19 matters and want to proceed with her evidence in chief now, that can
20 occur. Although of course there will need to be a break in a relatively
21 short time. Whether or not at the end of her evidence, if it is your
22 decision to proceed with her now, that there is need for some adjournment
23 to allow the Defence to cope with this new information, then that will be
24 an issue that would have to be dealt with at the end of the evidence in
25 chief. At the moment there is too little known for us to reach any final
1 decision about it. So, essentially her -- the evidence of the doctor can
2 proceed now, her evidence in chief. If you want to take further
3 instructions from her before commencing her evidence, we would allow an
4 adjournment to enable to you do that. The other course is whether you
5 want to simply defer Dr. Bosanac altogether rather than have the prospect
6 of her giving evidence in yet two further bites rather than one. We could
7 consider that.
8 MR. MOORE: Well, might I accept the Court's invitation to have
9 the adjournment now? I will speak to Dr. Bosanac, because obviously there
10 are two questions: One, about her state of knowledge, and two, about her
11 availability. So if I can be permitted to speak to her, as you have
12 requested, I will do so.
13 JUDGE PARKER: Yes. And I trust the Defence will understand from
14 that that the doctor well now be called to give her evidence in chief. At
15 the end of her evidence in chief, if there are still significant issues of
16 difficulty, that can be heard again and the matter ruled upon.
17 Very well. Unfortunately then we must now adjourn. Would 20
18 minutes be enough, Mr. Moore, or do you want 30 minutes?
19 MR. MOORE: No, I would think 20 minutes would be adequate.
20 JUDGE PARKER: Very well. We will resume at 10 minutes to 6.00.
21 --- Recess taken at 5.28 p.m.
22 --- On resuming at 5.56 p.m.
23 JUDGE PARKER: Mr. Moore.
24 MR. MOORE: Your Honour, I have been able to speak to Dr. Bosanac.
25 Might I submit or make a suggestion? Dr. Bosanac, when I inquired about
1 the source material, basically repeat that had which I have already said
2 to the Court, and I'm not going to repeat. However, she believes that the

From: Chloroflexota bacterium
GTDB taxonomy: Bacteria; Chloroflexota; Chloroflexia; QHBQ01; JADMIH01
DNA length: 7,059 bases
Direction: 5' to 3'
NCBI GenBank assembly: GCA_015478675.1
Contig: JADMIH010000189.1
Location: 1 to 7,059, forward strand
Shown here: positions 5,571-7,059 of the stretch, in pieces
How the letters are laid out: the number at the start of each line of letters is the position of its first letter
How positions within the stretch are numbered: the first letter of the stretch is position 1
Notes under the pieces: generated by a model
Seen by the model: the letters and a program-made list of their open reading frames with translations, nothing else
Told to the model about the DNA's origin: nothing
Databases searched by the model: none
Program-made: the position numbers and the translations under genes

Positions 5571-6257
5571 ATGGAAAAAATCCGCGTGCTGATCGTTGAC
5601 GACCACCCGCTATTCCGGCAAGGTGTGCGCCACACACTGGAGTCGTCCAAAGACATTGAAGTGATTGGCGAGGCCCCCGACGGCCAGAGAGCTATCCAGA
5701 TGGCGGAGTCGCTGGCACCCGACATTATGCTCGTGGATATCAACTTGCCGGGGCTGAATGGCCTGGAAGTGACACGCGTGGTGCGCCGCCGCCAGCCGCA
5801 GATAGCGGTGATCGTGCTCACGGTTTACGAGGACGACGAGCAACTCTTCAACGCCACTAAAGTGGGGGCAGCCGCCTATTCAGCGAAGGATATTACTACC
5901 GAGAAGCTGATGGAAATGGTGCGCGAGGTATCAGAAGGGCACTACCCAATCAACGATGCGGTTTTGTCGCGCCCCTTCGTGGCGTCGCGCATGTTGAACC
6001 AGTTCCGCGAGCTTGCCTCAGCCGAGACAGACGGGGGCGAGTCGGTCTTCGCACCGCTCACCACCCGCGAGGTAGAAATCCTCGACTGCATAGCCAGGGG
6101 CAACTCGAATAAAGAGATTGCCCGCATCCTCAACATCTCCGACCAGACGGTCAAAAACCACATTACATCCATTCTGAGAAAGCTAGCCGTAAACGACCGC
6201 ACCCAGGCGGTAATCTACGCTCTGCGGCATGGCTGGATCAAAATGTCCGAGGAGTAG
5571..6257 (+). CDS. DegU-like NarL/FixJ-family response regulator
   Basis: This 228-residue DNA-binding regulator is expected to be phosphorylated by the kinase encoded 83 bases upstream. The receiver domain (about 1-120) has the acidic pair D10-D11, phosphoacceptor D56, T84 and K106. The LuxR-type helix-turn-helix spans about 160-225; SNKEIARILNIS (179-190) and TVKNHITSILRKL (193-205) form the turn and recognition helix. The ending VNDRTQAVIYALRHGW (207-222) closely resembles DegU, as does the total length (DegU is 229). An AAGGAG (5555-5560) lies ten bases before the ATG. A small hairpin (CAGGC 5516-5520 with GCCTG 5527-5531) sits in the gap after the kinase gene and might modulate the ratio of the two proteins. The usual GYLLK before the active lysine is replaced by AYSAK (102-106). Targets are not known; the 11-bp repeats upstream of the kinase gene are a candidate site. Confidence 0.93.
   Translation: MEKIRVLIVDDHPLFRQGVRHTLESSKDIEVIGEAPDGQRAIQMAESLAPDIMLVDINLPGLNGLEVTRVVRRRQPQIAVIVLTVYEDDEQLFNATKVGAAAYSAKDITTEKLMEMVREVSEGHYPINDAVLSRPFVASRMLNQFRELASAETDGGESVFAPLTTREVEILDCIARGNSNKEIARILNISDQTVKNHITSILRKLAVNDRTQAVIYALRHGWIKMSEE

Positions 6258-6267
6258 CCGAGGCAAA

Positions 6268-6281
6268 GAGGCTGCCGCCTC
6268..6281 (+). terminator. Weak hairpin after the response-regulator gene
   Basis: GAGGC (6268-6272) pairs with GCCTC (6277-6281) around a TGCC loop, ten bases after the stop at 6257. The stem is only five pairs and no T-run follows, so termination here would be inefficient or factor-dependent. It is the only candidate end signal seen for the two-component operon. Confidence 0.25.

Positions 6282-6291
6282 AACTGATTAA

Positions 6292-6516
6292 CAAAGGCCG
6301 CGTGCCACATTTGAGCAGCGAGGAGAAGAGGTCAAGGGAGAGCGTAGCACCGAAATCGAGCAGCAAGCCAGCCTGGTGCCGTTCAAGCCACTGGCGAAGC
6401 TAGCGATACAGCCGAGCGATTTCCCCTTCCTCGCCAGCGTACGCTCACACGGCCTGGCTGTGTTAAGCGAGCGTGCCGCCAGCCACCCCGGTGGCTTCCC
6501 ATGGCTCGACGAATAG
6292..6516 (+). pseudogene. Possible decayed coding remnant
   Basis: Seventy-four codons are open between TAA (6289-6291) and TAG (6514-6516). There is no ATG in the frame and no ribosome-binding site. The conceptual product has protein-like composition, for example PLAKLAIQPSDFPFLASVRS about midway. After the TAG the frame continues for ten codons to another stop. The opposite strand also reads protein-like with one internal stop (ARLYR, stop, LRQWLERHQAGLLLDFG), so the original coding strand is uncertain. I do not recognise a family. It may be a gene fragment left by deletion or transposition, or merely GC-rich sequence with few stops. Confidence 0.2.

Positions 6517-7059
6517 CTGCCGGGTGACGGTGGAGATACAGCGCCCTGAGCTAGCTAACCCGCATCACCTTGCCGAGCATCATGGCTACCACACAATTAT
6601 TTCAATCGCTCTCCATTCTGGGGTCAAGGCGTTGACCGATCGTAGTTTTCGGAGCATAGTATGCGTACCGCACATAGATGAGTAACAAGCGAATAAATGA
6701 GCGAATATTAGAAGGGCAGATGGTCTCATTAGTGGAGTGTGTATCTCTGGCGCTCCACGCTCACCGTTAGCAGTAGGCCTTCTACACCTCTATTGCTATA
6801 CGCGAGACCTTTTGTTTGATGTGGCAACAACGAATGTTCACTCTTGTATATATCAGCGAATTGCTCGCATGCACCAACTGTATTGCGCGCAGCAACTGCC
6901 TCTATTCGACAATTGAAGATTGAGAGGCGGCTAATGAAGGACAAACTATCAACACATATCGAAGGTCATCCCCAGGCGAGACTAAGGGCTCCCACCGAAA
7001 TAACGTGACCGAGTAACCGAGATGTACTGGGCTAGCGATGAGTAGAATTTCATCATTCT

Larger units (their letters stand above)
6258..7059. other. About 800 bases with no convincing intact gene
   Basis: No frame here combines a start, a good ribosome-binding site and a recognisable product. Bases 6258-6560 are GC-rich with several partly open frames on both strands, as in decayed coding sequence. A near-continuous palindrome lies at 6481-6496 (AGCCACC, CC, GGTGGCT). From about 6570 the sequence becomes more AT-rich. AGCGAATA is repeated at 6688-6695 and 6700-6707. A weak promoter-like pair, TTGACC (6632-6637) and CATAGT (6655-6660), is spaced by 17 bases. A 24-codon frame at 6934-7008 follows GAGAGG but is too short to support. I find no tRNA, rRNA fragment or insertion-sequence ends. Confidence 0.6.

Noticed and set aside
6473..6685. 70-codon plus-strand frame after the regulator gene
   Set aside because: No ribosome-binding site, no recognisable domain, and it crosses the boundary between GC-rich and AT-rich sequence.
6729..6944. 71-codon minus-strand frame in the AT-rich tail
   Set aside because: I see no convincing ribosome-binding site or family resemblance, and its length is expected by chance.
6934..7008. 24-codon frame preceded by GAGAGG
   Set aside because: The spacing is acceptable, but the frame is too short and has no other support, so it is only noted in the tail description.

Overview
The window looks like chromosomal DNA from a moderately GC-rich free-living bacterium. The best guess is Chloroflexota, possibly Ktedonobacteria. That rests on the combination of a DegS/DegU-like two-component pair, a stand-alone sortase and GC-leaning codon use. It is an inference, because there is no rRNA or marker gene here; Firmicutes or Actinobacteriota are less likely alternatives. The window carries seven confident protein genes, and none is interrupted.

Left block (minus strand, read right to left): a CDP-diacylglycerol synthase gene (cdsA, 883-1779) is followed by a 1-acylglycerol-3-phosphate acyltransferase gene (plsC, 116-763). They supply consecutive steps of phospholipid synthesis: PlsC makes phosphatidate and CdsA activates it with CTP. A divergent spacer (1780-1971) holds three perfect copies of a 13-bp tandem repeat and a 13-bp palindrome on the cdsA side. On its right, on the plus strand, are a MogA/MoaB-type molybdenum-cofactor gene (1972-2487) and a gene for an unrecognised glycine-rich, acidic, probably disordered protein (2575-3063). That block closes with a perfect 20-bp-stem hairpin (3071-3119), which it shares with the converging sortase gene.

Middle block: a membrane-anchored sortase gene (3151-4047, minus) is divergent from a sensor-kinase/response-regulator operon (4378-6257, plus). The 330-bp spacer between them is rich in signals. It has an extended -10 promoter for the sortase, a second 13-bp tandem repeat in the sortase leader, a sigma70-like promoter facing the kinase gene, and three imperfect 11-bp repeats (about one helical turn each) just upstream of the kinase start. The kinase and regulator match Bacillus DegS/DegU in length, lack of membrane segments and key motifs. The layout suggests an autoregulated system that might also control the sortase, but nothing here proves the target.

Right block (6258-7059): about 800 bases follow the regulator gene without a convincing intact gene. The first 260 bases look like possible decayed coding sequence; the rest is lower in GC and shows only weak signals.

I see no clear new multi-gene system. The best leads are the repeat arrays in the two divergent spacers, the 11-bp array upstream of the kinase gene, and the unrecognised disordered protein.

3 original source material may be held in Zagreb. For my part, the reason
4 that she thinks that is if a person for example has hurt their leg, she
5 had an example of that recently, that they would come and then contact
6 Zagreb, and Zagreb would confirm that that person was at the Vukovar
7 Hospital and had a damaged leg, and I presume a pension. But that is
8 capable, that decision is capable of coming from the -- the collated
9 information as much as the original source material. What I would submit
10 as an appropriate course would be as follows: For -- we are in court
11 tomorrow afternoon at 2.15. For Dr. Bosanac at 9.00 tomorrow morning to
12 contact Zagreb. She knows the departments and she knows the people who
13 allegedly deal with this material and would be able to ascertain quicker
14 than any investigator would whether in actual fact the material is
15 available, or whether it is in collated form. Now, if Dr. Bosanac starts
16 her evidence in chief, which I am prepared to start, it creates somewhat
17 of a difficulty in the sense that she is a witness giving evidence and I
18 am not able to talk to her really in that she would be in the middle of
19 giving evidence and I would be asking discussions with her. If she
20 doesn't start then I can sit with her and try and ascertain actually what
21 is required and what is needed.
22 And if the material is not therefore available, then we know
23 exactly where we stand. We do have Dr. Njavro, and we can proceed with
24 Dr. Njavro, although Dr. Bosanac herself says that she would not like to
25 come back a third time for obvious reasons. But the situation is we can
1 proceed with Dr. Njavro, if things aren't ready to proceed. And we would
2 be able to contact the office of OTP in Zagreb to try and locate, or bring
3 the documents to The Hague, if needs be.
4 JUDGE PARKER: So your proposal is that we should adjourn today?
5 MR. MOORE: Yes, it is.
6 JUDGE PARKER: And resume tomorrow at 2.15.
7 MR. MOORE: Yes, or earlier if the Court want. And I will deal
8 with Dr. Njavro [sic] tomorrow morning and try and find out exactly
9 whether this source material is available or whether it is now being put
10 into collated form, and maybe I can ascertain who did and perhaps he can
11 call evidence to it.
12 JUDGE PARKER: You probably meant Dr. Bosanac. Not Njavro.
13 MR. MOORE: Sorry, yes.
14 JUDGE PARKER: Yes. Very well.
15 MR. MOORE: That's my submission, Your Honour.
16 JUDGE PARKER: I think, in view of the significance of this issue
17 for the Defence, that is the appropriate course to take, regrettably.
18 So I am afraid we must adjourn now to resume tomorrow at 2.15
19 we're in, I believe, number 1 court tomorrow, not this court.
20 We will now adjourn.
21 --- Whereupon the hearing adjourned at 6.00 p.m.,
22 to be reconvened on Tuesday, the 4th day of April,
23 2006, at 2.15 p.m.